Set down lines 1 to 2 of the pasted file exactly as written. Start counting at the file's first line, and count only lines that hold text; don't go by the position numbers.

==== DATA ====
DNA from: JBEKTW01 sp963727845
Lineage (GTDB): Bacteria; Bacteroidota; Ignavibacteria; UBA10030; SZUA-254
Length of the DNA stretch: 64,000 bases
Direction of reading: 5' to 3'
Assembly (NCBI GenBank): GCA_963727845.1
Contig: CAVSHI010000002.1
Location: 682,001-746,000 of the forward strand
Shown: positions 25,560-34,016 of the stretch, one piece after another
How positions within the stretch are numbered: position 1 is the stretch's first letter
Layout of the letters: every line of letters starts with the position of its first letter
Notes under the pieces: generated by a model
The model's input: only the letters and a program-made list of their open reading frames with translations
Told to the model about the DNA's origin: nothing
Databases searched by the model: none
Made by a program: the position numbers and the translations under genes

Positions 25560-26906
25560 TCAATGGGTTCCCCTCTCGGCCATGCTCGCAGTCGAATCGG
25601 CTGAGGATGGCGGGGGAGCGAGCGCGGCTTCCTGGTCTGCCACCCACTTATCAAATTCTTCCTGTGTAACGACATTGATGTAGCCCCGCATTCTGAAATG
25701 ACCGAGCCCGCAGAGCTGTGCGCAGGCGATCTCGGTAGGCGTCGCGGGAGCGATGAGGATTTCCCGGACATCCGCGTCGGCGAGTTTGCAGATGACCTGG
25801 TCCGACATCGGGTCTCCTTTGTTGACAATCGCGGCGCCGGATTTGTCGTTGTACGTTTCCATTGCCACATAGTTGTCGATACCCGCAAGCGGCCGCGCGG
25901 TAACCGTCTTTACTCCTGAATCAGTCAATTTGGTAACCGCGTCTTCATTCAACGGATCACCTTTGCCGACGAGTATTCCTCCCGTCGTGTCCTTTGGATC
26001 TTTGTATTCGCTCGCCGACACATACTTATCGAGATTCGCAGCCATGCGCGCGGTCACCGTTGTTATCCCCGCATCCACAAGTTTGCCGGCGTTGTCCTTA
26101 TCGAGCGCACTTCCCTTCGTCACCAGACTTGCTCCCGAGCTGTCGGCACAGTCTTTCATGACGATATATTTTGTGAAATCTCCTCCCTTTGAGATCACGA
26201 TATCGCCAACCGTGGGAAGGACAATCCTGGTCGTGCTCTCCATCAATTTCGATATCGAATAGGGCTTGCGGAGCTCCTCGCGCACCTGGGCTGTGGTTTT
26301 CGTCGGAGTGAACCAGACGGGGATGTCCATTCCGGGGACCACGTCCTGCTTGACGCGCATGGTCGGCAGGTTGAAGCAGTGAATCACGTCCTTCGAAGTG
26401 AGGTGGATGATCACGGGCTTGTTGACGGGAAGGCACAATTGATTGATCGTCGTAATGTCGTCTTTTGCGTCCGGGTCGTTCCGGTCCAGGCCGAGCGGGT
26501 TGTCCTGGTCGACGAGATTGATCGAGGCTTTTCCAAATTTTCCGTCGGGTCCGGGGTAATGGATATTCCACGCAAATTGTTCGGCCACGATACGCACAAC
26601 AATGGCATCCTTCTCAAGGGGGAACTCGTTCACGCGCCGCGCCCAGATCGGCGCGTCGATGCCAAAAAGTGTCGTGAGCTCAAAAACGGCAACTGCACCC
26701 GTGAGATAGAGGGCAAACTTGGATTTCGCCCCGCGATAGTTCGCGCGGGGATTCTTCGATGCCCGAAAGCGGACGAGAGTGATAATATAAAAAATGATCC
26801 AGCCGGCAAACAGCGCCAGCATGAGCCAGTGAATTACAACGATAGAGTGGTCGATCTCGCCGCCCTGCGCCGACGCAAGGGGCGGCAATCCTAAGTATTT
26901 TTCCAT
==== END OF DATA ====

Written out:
DNA from: JBEKTW01 sp963727845
Lineage (GTDB): Bacteria; Bacteroidota; Ignavibacteria; UBA10030; SZUA-254